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User currently offline737tdi From United States of America, joined Sep 2007, 899 posts, RR: 1
Reply 7, posted (1 year 6 months 2 weeks 6 days 20 hours ago) and read 4547 times:
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Not to be argumentative but Boeing rigging is quite simple IMO. McD. could be much more time consuming. Just replaced a 737 classic RH horiz. stab. and elevator last week. Rigging the elevator is straight forward, obtain your throws/neutral by adjustment of the PCU rods, adjust the elevator tab to the one removed, test fly for power off and done if it passes. I know I have simplified it but thats the gist.

User currently onlineAAR90 From United States of America, joined Jan 2000, 3475 posts, RR: 46
Reply 8, posted (1 year 6 months 2 weeks 3 days 17 hours ago) and read 4294 times:

Quoting CCA (Reply 3):
You are if you're flying a Boeing, the elevators are rigged to neutral so the column always returns to neutral, the more you trim out the force the more you realease the column towards neutral.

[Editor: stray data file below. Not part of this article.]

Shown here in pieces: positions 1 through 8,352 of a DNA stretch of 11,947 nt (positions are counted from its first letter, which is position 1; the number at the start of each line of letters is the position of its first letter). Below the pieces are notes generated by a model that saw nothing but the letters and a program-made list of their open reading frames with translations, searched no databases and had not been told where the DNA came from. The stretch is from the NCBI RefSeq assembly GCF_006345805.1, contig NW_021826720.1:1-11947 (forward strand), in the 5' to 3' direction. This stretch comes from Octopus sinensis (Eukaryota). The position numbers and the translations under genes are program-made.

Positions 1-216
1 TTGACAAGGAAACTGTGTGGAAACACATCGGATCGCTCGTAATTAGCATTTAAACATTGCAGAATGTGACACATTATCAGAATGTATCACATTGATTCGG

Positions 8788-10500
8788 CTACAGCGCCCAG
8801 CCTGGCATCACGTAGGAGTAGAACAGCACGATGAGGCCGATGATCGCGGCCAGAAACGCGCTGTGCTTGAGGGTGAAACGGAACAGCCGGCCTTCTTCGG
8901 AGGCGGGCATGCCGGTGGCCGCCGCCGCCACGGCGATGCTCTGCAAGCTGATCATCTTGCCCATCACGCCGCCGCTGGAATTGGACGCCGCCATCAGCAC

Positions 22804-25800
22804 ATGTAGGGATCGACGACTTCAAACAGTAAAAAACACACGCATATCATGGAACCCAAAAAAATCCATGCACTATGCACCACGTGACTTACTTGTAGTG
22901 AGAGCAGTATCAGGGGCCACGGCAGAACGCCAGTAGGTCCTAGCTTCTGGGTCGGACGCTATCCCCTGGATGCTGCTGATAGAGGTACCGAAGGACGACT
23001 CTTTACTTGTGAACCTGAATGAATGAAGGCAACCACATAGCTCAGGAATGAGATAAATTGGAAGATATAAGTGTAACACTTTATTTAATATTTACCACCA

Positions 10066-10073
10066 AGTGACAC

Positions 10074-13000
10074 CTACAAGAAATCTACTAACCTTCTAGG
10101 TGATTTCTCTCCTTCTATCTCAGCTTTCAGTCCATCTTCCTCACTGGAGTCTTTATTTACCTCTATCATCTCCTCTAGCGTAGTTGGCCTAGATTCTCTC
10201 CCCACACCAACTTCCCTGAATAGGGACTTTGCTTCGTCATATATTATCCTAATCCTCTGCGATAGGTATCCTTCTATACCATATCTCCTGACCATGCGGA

As you write slightly differently, I think our disagreement is with the original semantics (the use of the words). Yes, I "trim out the pressure" which to me is different than "release the column." I do not "release" anything until I am DONE trimming the acft. Just a different way of saying the same thing.  



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User currently offlinemetamarty From Netherlands, joined Apr 2013, 2 posts, RR: 0
Reply 9, posted (1 year 6 months 2 weeks 2 days 19 hours ago) and read 4150 times:

Many thanks for your great input so far! As I understand it now, the acting of trimming implies letting the yoke fall back to its neutral position. I believe the amount of trim required is proportional to the displacement of the yoke from its center position (measured in degrees) and is not proportional to the amount of force that is felt in the yoke.